Iraqi PM Blames US for Chaos
By Jay Price
BAGHDAD, Iraq - Prime Minister Nouri al-Maliki continued his open
dispute with American officials Thursday, blaming the United States-led
coalition for Iraq's chaos and faulting its military strategy.
His sharp comments, in an interview with Reuters, came as the White
House and Defense Secretary Donald H. Rumsfeld sought to play down the
idea of a growing rift between the United States and the Iraq government.
Rumsfeld urged critics of administration policy "to just back off" and "relax."
According to a partial transcript of the interview distributed by Reuters,
al-Maliki said he thought that Iraqi troops, left to their own devices, could
re-establish order in Iraq in six months, not the 12 to 18 months that top
U.S. commander Gen. William Casey had predicted Tuesday.
Al-Maliki offered a different set of priorities for fighting violence than U.S.
officials, who've said the greatest threat to Iraq comes from death squads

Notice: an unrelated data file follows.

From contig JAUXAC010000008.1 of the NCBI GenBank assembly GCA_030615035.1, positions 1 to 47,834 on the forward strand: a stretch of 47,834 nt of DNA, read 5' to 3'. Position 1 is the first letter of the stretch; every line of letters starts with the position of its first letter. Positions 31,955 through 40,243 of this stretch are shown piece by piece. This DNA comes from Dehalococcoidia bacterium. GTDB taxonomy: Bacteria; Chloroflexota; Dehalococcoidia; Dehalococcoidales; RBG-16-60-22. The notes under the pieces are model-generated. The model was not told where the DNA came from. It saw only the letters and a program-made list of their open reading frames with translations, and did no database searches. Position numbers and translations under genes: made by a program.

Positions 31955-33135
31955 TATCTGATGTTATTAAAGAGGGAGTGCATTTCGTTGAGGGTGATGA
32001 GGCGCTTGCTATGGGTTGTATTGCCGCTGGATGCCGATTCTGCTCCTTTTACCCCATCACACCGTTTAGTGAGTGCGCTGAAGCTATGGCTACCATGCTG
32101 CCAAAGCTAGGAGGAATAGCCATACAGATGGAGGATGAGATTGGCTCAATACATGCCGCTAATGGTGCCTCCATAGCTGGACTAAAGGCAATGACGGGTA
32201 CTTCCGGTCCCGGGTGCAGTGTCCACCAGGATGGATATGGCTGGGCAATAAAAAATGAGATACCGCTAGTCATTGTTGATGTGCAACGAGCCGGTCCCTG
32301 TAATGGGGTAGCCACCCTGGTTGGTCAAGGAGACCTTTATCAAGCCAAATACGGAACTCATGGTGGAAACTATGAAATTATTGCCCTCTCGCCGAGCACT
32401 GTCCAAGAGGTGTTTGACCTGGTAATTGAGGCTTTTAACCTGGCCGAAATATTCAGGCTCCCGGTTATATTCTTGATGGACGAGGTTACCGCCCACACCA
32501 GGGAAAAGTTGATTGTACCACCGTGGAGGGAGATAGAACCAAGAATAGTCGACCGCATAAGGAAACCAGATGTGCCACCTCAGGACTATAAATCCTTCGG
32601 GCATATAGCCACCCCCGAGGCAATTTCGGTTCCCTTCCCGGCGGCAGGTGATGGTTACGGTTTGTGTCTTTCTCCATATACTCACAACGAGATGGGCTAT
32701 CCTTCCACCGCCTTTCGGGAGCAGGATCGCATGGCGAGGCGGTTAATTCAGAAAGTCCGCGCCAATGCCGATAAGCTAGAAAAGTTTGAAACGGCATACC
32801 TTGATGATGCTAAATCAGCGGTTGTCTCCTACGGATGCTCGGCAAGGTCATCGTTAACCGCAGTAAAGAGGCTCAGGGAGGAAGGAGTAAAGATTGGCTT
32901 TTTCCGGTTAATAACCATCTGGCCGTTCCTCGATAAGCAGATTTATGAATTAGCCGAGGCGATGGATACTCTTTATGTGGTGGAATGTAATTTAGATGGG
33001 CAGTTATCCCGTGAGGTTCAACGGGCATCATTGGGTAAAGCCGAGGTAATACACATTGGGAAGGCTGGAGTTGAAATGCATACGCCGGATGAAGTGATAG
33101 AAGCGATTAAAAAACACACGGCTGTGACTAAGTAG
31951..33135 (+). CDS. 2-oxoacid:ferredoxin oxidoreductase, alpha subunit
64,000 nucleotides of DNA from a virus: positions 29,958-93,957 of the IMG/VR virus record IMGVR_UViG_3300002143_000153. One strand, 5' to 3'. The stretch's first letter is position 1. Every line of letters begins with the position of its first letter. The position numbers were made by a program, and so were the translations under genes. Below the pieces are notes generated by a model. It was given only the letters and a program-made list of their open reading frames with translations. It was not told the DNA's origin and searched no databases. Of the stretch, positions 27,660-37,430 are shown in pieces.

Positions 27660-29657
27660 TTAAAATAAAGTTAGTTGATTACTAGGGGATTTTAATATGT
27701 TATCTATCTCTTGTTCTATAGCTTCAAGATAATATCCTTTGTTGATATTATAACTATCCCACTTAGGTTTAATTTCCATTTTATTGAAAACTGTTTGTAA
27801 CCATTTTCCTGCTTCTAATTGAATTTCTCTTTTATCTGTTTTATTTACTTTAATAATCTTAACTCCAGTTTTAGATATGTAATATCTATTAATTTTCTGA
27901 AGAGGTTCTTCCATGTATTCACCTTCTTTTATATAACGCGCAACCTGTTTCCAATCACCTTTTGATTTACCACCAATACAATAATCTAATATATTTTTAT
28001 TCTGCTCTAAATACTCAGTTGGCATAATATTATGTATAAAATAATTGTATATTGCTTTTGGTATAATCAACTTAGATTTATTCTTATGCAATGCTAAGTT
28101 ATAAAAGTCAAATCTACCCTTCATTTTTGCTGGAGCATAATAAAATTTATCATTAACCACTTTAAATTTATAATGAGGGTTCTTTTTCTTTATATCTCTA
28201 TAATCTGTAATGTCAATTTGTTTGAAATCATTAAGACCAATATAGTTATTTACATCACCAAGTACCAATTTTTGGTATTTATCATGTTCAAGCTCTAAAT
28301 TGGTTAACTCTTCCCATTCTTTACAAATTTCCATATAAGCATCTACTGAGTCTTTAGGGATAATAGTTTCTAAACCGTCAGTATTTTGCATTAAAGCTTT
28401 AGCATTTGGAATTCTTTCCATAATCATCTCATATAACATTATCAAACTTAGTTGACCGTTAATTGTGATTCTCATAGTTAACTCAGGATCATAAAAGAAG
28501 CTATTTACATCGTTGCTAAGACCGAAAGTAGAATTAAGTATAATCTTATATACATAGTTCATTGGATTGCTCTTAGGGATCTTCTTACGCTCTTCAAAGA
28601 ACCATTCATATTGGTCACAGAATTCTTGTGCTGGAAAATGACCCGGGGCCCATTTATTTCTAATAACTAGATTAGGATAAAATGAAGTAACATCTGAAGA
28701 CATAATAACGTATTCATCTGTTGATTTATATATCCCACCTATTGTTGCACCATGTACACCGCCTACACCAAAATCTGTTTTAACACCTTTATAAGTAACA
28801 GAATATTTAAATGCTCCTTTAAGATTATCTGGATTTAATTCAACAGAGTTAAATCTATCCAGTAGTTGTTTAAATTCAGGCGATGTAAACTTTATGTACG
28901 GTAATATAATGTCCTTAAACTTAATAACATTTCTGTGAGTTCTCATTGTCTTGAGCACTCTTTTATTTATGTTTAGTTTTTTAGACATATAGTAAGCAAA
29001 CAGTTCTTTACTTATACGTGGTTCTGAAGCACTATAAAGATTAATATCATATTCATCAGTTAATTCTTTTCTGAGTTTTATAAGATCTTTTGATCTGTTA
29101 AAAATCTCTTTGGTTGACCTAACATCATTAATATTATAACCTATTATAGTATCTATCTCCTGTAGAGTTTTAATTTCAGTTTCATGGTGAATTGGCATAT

aligned with Shiite Muslim militias. In recounting a meeting with the head of
one of those militias, cleric Muqtada al-Sadr, al-Maliki said he and al-Sadr
agreed "that the efforts for all political groups should be focused on the most
dangerous challenge, which is al-Qaida and the Saddam Baathists." Both those
groups are made up primarily of Sunni Muslims.
Al-Maliki also said U.S. Ambassador Zalmay Khalilzad was "not accurate" when
he said Tuesday that the Iraqi government had agreed to a timetable for dealing
with Iraq's problems.
The interview came as Bush administration officials in Washington continued
to try to explain their position on setting "benchmarks" for Iraqi government
actions. With just days to go before the midterm congressional election,
Democrats and some Republicans have suggested that the U.S. begin
withdrawing troops if the Iraqi government doesn't meet goals on time.
Rumsfeld said Thursday that there'd be no set dates for Iraqi leaders to
meet nor any penalties imposed if they failed to meet goals.
He also said U.S. officials planned to increase spending on Iraq's army and
police, but didn't say how much. The $70 billion in war spending that
lawmakers tacked on to the 2007 defense-spending bill includes $1.7
billion to train and equip Iraq's security forces.
this bit made me laugh... it made me think of south park the movie...
so, the point i would like to raise is, if al quaida really are mostly made up of sunnis, then why do america consider the shi-ites to be the bigger threat...? i thought al quaida were supposed to be the enemy to fear...? that is if they exist, of course... (oh no, have i opened up a can of worms...?)